The fourth major reason was that in fact it was the first shot in the Cold War. The Second World War had ended, long live the war! One enemy is vanquished, now is the time to confront the Soviet Union. This mentality started a nearly fifty-year confrontation between the two super-powers during the Cold War.

It is clear that even the use of the nuclear weapons at the end of the Second World War did not have any military logic. At the moment, with the proliferation of such weapons to at least eight countries the use of those ghastly weapons would defy logic and their possession is merely a means of achieving political supremacy and for five original nuclear powers a seat at the Security Council. Another reason for the maintenance of nuclear weapons and the spending of hundreds of billions of dollars that are spent on the military must be sought in what President Dwight Eisenhower warned against, namely a military-industrial complex; which today should be defined as a military-industrial-congressional-media complex.

With the end of the Cold War, there was the opportunity to move seriously towards peace, to dismantle the Warsaw Pact and the NATO, to get rid of all nuclear weapons and lay the foundations of a new world order based on collaboration and multilateralism. However, the warmongers and the empire-builders had different ideas. In the United States, we had new triumphalist statements about the collapse of the Soviet bloc and the 'End of History'. Of course, others immediately tried to find a new enemy, and they put forward the concept of a 'clash of civilisations', and presumably war without end.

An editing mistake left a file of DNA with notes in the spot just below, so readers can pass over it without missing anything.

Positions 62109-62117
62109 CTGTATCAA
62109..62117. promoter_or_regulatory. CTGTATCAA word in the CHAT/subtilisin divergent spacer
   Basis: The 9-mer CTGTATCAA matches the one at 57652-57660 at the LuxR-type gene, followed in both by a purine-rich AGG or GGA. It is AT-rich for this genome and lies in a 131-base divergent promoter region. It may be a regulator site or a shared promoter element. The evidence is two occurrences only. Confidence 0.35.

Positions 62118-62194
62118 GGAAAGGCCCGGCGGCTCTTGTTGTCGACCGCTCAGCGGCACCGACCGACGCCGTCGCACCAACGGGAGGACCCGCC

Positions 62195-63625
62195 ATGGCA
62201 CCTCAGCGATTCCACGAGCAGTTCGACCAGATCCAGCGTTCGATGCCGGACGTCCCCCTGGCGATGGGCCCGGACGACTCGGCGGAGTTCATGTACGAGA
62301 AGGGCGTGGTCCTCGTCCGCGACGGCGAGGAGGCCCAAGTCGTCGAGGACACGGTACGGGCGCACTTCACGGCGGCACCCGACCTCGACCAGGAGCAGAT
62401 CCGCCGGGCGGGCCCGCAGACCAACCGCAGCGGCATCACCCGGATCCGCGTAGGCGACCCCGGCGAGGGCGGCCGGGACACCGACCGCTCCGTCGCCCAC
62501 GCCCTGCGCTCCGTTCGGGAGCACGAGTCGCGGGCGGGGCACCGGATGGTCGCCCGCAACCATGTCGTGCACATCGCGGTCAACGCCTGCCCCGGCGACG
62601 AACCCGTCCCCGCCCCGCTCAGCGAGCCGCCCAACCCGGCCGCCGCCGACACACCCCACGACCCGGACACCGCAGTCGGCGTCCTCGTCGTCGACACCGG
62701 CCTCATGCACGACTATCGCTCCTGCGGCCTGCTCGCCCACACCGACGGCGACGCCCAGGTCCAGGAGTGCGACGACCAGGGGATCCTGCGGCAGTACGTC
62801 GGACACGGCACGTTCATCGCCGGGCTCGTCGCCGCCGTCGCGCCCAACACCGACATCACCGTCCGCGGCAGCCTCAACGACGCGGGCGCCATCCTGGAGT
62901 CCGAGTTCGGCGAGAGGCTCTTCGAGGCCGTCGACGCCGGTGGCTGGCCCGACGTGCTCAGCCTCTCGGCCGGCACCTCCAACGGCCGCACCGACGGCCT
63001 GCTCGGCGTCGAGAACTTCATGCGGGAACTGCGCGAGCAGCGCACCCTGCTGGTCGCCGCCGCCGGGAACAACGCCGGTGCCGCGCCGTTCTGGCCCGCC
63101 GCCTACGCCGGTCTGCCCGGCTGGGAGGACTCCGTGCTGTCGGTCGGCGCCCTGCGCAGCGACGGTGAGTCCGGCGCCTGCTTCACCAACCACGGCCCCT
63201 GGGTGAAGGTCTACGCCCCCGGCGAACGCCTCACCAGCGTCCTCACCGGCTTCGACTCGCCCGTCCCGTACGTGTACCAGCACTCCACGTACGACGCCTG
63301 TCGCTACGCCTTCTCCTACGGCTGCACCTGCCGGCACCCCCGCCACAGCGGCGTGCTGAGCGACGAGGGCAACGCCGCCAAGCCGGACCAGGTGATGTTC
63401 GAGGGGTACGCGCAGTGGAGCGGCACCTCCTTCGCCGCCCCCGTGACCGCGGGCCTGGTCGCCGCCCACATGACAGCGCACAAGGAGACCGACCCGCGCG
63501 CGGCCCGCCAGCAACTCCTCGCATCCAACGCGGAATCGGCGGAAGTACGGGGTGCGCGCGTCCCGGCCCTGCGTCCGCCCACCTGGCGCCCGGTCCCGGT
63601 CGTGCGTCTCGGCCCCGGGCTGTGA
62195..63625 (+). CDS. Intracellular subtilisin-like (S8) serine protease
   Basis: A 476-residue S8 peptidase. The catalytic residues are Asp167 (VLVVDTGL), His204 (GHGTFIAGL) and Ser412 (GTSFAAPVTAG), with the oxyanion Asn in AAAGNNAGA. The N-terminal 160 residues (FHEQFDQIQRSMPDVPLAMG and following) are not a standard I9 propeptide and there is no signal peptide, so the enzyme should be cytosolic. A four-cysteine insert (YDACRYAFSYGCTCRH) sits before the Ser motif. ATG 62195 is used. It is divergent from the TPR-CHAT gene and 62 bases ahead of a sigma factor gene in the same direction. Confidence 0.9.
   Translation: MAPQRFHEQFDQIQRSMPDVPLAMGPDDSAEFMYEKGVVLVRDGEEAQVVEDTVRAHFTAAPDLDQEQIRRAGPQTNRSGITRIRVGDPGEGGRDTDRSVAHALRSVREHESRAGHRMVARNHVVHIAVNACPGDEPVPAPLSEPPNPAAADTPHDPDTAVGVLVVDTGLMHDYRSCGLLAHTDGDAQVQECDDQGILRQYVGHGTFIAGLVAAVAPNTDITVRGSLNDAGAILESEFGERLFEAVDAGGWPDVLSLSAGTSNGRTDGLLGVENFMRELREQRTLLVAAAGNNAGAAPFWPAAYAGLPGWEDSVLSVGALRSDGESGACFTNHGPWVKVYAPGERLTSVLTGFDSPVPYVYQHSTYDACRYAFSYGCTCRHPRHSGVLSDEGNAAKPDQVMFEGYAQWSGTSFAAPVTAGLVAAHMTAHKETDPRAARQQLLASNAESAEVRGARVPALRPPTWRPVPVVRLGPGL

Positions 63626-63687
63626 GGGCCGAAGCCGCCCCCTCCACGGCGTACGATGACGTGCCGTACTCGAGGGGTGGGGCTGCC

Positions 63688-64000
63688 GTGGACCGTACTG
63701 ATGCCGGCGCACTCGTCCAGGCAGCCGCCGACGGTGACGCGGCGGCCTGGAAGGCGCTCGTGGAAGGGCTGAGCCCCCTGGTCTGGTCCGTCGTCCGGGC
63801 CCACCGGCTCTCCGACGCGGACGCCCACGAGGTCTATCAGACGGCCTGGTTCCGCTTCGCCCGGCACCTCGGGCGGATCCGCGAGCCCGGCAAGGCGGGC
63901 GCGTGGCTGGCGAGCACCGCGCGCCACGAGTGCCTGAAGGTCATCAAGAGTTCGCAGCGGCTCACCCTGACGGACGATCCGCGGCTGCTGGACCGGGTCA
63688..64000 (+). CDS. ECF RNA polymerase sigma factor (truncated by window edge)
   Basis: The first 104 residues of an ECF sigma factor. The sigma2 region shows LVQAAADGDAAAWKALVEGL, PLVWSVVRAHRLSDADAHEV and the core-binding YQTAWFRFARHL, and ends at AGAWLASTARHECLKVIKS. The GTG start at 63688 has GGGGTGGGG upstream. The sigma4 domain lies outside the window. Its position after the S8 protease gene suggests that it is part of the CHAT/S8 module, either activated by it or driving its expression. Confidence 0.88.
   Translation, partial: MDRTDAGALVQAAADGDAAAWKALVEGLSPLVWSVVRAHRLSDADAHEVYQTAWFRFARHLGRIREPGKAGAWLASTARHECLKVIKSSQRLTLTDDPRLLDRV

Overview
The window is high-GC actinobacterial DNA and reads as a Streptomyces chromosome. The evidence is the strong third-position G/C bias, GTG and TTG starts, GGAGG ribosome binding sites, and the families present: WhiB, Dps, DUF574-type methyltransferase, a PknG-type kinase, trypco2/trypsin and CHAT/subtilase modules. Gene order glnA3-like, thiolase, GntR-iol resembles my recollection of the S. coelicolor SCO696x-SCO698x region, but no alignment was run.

Before the collapse of former Soviet Union, Mikhail Gorbachev reached agreement with President George H. W. Bush that as a quid pro quo in return for the withdrawal of Soviet forces from former Soviet satellites, NATO would not expand to those territories. Under President Bill Clinton that promise was broken and a policy of expansion of NATO to former Soviet territories started. Meanwhile, former Yugoslavia was dismantled after some bloody wars. This process was accelerated under President George W Bush and American bases were established in most East European countries.

Under the previous administration, the so-called neocons advocated a " (21) New American Century " in which the U.S. military enjoys "full spectrum dominance" and makes use of "pre-emptive strikes" against potential rivals. This doctrine was based on three main principles:

1) Pre-eminence, meaning that no country or group of countries would be allowed to threaten the United States in the future.

2) Unilateralism in order to ensure pre-eminence and to get rid of any potential enemies that might pose a threat to US power.

3) The disregard of international law and UN regulations. As it would be impossible to get UN or Security Council approval for those unilateral policies, the new wars would be fought with the help of a 'coalition of the willing'. In other words, the United States can wage its wars with the collaboration of a few powers or countries that agree to join the coalition in the hope of achieving some of the booty in the form of oil deals in Iraq or access to pipelines in Afghanistan.